Document Converter offers to batch convert various document file formats into Microsoft Office formats, OpenOffice formats and RTF. Easy to use and robust Document Converter is very helpful to convert old or unsupported document formats on Mac OS into newer well known supported document formats.
Do you receive old or unsupported documents as email attachments on you mac? Are you switched from Windows to Mac and found plenty of files not opening on your Mac? Do you have lots of old format files and wants to migrate all to newer formats? The easiest way to circumvent these problems is to convert all such files to either Microsoft Office documents (.doc, .docx, .ppt, .pptx, xls, xlsx), OpenOffice documents (.odt, .odp, .ods) or RTF files using Document Converter.
• Converts following word processor document formats into Microsoft Word document (.doc, .docx), OpenOffice document (.odt) and RTF.
– Microsoft Word Document (.doc, .docx)
– Microsoft Works Word (.wps)
– OpenOffice Write Document (.odt, .ott, .fodt, .sxw, .stw, .sxg)
– Plain text files (.txt, .text, .log, .xml, to name a few)
– Source code files (.m, .mm, .c, .cpp, .h, .java, to name a few)
– Script code text files (.sh, csh, .py, .php, to name a few)
– Rich Text Format (.rtf)
– WordPerfect 1-11 (.wpd, .wp)
– Lotus Word document
– ClarisWorks/AppleWorks document (.cwk)
– AbiWord document
– Hangul 97 word processor document
– HanMac Word-K/J
– LightWayText for Mac 4.5
– WriteNow document and more
• Converts following presentation formats into Microsoft PowerPoint presentation (.ppt, .pptx) and OpenOffice Impress presentation (.odp)
– Microsoft PowerPoint Presentation (.ppt, .pptx)
– OpenOffice Impress Presentation (.odp, .otp, . fodp, .sdd, .sti, .sxi) and more
• Converts following spreadsheet formats into Microsoft Excel workbook (.xls, .xlsx) and OpenOffice Calc worksheet (.odt).
– Microsoft Excel Workbook (.xls, .xlsx)
– OpenOffice Calc Spreadsheet (.ods, .ots, .sxc, .stc, .uos)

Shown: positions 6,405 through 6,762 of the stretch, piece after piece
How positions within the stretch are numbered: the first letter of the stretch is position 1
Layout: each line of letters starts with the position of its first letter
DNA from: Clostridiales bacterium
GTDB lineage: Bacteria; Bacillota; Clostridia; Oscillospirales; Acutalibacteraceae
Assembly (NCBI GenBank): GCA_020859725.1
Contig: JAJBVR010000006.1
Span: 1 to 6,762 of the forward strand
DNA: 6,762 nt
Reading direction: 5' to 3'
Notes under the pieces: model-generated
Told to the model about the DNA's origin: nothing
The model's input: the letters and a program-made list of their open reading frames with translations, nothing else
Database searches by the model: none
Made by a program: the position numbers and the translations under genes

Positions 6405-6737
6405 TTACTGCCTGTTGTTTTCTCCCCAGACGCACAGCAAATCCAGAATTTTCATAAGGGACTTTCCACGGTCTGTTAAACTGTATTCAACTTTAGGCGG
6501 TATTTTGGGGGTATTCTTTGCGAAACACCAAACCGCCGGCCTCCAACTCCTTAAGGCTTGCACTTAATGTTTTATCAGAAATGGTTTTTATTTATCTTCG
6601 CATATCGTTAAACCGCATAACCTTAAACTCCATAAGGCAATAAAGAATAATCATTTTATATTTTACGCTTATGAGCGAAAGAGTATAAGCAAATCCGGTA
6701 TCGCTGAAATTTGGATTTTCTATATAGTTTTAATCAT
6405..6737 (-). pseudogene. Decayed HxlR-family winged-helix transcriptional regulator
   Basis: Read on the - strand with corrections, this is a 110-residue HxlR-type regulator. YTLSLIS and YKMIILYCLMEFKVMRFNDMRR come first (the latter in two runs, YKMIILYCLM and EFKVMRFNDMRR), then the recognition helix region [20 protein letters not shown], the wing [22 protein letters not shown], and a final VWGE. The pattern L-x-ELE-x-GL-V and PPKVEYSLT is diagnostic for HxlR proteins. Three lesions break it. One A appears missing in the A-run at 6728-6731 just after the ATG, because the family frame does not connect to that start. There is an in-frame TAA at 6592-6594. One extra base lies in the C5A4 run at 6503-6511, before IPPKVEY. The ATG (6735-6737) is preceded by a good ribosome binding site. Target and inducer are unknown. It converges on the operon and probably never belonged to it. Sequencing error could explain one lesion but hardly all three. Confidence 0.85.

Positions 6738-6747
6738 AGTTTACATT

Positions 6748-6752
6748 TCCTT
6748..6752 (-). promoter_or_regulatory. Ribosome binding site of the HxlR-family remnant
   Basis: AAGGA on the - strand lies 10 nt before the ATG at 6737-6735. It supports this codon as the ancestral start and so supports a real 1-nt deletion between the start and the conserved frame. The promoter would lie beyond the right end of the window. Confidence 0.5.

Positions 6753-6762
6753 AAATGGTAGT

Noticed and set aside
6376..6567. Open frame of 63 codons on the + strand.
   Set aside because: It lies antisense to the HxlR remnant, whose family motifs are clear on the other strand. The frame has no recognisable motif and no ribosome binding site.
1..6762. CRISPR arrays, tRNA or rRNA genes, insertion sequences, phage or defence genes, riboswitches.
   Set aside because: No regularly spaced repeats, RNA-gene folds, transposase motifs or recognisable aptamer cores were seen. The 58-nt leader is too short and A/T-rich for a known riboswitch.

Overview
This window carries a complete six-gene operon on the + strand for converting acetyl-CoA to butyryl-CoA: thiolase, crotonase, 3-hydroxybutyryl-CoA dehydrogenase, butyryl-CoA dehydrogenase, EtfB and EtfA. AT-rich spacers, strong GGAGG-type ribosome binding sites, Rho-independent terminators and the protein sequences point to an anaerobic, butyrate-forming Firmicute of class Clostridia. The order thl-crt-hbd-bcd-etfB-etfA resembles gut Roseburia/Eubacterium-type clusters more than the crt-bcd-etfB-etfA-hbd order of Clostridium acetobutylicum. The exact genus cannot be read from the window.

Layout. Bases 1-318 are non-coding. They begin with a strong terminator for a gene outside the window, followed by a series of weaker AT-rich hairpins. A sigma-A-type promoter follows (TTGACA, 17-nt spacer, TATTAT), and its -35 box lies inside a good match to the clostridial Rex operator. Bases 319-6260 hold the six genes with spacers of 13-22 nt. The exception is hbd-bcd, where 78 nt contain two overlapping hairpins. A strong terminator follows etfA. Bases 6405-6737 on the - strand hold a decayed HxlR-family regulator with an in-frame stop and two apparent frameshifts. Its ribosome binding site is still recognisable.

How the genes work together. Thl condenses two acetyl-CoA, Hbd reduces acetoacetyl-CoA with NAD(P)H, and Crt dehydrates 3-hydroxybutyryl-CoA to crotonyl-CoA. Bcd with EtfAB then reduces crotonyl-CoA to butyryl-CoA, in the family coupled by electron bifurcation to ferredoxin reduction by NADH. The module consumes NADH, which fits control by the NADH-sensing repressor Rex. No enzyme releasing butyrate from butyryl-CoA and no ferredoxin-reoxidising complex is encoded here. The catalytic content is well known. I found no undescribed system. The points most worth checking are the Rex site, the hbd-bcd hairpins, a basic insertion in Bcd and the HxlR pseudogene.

– Lotus 1-2-3 Worksheet file (.wk1, .wk2, .123)
– Microsoft Works Spreadsheet (.wks)
– Quattro Pro 6
– OpenOffice Formula file (.odf)
– ClarisWorks/AppleWorks spreadsheet and database document (.cwk)
– Comma Separated Values text file (.csv) and more
• Retains complete layout, images and graphics into converted target format.
• Very flexible options to add files into conversion list. Simply Drag & Drop into list or Right click Open With in Finder or Drop on “Document Converter” application to add files for export beside direct Add File/Folder buttons.
• An advance option to maintain source directory hierarchy at destination with converted files in respective folders. While conversion Document Converter automatically creates intermediate directories of source file path in target folder with converted formats.
• Source as destination folder to output documents beside original document in same folder on your computer.
• Options to keep original file creation and modification date in converted files.
Note: The “Document Converter” is a standalone application running natively to convert documents into targeted format securely right on your computer, you don’t need internet connection or to install any third party application or plugin to convert a document.
So I have tons of old files going back to 1987. I have tried over the years (once in 2004, once in 2009) to use DataViz MacLink Plus to migrate the files. The results were spotty and I lost the original creation date of the files when it upgraded.
I used Document converter to convert a bunch of old Office files. It handled Word and Excel incredibly well.
It had trouble now and then with Powerpoint losing formatting on idiosycratic graphics.
Naturally it couldn’t open the old Microsoft Chart files and didn’t handle some early MacWrite files – however – using Basilisk II I was able to access some of these odds and ends.
My suggestion is to point it to a directory and run it – then double check the results before deleting the old files.
Note you need to add the proper extensions to some files for it to recognize them.
Thus armed with Renamer (a handy utility that easily adds file extensions) and this application I saved hours of opening files and resaving them.
I really can’t understand the review that complains about the lack of documentation. You don’t need it. The interface is well designed.
The results were superior to MacLinkPlus and the price is a fraction of what I paid for that back in the day. Worth it.